Wednesday, July 23, 2003

The Blog on the Edge of Forever.

Yesterday's WSJ had a front-page article involving Harlan Ellison, who's suing AOL Time Warner for something or other. Hadn't thought about Ellison in years. As soon as the second paragraph, the teleplay for the original Star Trek episode "The City on the Edge of Forever" was mentioned, cited as perhaps his most famous work.

It was a good episode, better than most, though I'd say I liked "The Doomsday Machine" better. But one thing has long bothered me about it. The story hinged on Kirk facing the awful prospect of allowing Edith Keeler, a woman he had grown fond of while visiting Depression-era Earth, to die. If she lived, the central conceit of the story goes, she would found a pacifist movement that would delay American entry into World War II, thus allowing the Nazis to go nuclear, etc. In the end the Earth as Gene Roddenberry envisioned it -- a peaceful, one-government, namby-pamby sort of place that doesn't seem to have a money economy -- would not exist. Some unspeakable evil would have evolved instead, maybe a world in which Spock has a beard.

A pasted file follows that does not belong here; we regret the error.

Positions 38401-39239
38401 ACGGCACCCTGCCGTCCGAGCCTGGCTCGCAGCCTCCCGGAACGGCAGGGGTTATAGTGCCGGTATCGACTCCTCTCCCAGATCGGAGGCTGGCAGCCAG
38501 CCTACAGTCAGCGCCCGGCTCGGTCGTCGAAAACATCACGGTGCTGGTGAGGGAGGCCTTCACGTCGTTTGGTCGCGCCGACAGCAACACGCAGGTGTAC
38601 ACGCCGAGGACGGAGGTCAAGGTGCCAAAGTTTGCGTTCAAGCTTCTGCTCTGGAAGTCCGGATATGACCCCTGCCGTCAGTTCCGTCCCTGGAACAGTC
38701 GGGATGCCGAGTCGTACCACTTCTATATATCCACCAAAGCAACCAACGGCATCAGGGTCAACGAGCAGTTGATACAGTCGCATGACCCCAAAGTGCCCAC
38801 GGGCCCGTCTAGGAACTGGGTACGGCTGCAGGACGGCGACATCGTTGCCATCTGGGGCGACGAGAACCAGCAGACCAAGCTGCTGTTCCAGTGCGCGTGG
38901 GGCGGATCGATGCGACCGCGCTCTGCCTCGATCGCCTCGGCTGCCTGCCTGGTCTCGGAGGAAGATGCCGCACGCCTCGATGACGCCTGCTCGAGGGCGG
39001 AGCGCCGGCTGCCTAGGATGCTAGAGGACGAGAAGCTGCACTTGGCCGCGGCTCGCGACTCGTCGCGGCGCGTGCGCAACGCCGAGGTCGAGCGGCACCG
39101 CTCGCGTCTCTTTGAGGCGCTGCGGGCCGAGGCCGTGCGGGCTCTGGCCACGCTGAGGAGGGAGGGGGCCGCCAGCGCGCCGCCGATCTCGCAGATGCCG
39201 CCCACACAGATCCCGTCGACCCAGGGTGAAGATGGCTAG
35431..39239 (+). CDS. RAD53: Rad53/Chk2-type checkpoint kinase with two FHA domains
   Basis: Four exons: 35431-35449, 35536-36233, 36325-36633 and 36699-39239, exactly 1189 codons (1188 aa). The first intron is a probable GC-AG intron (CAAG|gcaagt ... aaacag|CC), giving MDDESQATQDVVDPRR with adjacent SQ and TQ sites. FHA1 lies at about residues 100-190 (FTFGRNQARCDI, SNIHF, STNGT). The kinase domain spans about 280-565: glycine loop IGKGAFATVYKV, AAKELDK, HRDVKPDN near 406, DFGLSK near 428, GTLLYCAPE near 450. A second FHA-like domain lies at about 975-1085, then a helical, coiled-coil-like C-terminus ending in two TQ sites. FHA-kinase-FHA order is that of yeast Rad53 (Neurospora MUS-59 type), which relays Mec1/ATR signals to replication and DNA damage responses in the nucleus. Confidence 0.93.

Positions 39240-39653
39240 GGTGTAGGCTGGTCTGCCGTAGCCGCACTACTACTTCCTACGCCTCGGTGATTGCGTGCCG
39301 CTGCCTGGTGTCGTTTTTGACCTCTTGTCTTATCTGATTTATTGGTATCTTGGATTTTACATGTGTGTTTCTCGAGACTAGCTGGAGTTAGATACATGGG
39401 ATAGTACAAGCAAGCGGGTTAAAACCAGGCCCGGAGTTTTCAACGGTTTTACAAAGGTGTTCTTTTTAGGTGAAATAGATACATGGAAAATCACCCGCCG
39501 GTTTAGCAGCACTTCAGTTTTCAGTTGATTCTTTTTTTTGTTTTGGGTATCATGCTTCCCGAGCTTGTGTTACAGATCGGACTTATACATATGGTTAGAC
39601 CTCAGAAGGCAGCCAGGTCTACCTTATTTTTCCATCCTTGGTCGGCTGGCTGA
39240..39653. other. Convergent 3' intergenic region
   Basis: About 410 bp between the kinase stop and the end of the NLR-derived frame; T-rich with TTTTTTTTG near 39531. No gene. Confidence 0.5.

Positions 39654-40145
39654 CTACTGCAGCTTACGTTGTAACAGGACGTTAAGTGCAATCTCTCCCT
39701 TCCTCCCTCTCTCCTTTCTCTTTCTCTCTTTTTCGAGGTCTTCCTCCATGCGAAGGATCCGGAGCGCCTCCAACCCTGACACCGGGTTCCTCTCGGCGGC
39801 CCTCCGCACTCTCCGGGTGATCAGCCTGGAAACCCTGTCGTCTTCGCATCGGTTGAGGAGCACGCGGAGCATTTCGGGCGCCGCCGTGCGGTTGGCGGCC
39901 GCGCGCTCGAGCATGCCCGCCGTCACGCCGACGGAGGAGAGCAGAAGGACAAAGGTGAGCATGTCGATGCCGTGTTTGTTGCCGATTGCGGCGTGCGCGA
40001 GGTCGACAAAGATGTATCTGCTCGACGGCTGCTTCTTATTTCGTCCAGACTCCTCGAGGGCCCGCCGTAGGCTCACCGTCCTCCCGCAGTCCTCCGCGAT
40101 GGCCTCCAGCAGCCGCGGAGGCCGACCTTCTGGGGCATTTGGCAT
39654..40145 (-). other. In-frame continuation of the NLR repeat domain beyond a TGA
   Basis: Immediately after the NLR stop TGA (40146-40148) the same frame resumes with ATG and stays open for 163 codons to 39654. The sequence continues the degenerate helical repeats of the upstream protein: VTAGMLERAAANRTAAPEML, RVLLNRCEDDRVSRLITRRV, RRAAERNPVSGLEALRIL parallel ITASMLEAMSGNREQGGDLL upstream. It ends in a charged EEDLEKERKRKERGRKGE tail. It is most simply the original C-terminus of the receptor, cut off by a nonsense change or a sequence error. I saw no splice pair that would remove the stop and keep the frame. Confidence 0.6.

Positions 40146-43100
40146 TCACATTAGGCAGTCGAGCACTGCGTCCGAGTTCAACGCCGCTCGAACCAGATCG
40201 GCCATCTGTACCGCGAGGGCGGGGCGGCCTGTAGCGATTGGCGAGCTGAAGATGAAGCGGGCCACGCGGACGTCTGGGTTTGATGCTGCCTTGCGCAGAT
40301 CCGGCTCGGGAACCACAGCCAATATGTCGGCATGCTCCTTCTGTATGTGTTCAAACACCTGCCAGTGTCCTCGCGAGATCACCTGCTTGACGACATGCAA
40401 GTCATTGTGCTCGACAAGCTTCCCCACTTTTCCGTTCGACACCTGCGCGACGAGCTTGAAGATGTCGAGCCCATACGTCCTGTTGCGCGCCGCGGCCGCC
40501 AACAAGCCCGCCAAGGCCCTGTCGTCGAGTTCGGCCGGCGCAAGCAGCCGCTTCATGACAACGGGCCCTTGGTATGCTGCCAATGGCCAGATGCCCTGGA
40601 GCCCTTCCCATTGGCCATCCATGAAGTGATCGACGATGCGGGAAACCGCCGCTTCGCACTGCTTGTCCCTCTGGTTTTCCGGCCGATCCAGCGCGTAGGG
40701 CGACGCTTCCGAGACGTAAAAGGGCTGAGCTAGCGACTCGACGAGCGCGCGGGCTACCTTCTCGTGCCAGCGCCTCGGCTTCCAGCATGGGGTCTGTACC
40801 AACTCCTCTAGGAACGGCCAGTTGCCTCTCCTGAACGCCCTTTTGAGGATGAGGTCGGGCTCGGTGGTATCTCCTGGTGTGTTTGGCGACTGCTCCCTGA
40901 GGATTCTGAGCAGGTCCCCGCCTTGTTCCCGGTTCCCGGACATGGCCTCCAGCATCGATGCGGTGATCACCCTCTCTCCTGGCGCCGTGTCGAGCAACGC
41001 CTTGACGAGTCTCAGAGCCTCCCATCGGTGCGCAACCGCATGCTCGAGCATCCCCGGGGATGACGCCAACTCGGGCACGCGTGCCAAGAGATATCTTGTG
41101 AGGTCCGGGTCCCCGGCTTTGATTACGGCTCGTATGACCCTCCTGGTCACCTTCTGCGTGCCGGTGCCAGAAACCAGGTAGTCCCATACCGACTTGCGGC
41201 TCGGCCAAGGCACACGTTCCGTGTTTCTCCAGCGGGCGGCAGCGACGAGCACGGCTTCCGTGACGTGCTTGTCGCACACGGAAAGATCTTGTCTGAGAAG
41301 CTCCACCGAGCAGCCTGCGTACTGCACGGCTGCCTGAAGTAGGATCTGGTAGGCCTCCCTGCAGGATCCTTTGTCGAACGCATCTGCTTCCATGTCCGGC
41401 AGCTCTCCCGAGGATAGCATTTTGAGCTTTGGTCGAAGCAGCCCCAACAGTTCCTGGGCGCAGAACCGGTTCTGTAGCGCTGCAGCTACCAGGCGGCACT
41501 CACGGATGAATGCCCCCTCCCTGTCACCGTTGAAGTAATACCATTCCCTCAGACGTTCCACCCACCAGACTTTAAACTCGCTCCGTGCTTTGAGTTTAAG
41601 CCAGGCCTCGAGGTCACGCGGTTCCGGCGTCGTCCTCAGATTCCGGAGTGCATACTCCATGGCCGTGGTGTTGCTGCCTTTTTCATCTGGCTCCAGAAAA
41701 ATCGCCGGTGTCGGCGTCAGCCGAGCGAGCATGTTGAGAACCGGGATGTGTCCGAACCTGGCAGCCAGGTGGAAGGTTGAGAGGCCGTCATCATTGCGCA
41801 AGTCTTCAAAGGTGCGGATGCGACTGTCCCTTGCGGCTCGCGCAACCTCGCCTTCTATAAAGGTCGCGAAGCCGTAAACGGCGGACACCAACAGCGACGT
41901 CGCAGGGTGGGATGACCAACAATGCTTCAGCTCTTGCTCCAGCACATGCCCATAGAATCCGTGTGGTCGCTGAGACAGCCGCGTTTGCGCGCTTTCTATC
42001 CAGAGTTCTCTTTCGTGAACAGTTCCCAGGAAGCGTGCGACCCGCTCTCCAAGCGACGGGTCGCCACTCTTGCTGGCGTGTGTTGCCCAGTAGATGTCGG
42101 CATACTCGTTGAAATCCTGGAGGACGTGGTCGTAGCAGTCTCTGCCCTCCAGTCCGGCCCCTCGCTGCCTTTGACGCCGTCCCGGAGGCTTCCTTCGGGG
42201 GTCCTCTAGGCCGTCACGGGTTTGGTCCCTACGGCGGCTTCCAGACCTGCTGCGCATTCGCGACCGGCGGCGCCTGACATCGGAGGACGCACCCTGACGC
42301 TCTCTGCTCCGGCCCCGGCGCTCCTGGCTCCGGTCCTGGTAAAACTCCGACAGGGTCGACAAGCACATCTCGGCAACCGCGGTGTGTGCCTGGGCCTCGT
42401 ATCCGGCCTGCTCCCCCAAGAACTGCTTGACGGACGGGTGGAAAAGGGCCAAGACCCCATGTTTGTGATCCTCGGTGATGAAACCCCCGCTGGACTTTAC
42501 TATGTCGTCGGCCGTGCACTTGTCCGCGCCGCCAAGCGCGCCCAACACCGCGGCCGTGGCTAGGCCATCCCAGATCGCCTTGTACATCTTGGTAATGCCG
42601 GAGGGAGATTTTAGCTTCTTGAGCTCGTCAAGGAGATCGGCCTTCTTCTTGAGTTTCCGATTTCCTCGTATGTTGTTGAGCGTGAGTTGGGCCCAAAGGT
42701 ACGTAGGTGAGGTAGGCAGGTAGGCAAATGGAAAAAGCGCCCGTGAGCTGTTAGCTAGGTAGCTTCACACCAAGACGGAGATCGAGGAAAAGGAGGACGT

There's dramatic tension in that, certainly, but it occurred to me after watching that episode for the nth time as a lad that the story assumes no Pearl Harbor. In the world in which you and I live, no amount of pacifist activism would have keep the United States out of war with the Axis after December 7, 1941. No less a public figure than Lindbergh was a defeatist, and look what came of that. Nothing.

Of course, I expect too much from a television show.

One other thing... there's also a scene in that episode in which Dr. McCoy, temporarily crazy as a loon, allows a down-and-out-looking person he meets on 1930s Earth to get a hold of his phaser. The man promptly vaporizes himself. What about him? Isn't it possible that his death upsets the future dramatically? But it was merely a passing moment, just another illustration of the well-satirized fact that being a minor character on that show was risking gratuitous death.


Post a Comment

<< Home